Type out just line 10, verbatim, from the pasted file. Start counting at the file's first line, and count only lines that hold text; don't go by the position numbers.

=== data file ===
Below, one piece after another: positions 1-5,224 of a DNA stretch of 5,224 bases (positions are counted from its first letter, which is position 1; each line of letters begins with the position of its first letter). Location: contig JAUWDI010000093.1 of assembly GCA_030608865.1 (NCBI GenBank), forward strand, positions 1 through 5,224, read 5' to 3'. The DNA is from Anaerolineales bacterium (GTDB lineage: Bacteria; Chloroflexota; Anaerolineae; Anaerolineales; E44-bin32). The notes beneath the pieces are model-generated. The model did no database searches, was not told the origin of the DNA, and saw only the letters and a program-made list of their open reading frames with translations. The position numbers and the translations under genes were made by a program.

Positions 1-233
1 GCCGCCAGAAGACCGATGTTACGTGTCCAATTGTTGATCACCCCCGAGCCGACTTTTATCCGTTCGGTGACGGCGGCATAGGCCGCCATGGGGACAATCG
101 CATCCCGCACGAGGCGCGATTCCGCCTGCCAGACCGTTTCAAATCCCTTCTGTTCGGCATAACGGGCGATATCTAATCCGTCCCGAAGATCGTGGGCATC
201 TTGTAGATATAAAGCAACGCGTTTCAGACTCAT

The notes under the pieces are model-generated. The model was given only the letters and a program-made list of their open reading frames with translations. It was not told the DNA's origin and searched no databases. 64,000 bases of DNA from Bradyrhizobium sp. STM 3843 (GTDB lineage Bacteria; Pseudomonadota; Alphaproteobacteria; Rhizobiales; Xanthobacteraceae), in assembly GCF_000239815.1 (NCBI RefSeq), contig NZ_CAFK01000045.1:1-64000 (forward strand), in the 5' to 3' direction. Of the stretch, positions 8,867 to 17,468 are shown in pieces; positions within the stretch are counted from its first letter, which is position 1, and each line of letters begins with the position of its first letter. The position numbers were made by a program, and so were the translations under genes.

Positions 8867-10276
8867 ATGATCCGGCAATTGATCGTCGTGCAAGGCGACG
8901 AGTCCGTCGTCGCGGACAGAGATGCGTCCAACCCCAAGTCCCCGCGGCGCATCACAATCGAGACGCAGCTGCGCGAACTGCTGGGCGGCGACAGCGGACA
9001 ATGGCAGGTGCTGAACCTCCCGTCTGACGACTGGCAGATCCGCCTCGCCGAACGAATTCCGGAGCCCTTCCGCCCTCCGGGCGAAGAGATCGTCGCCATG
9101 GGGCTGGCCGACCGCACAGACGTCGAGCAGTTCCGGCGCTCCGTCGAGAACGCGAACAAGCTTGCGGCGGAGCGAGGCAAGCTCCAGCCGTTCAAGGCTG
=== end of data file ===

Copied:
9001 ATGGCAGGTGCTGAACCTCCCGTCTGACGACTGGCAGATCCGCCTCGCCGAACGAATTCCGGAGCCCTTCCGCCCTCCGGGCGAAGAGATCGTCGCCATG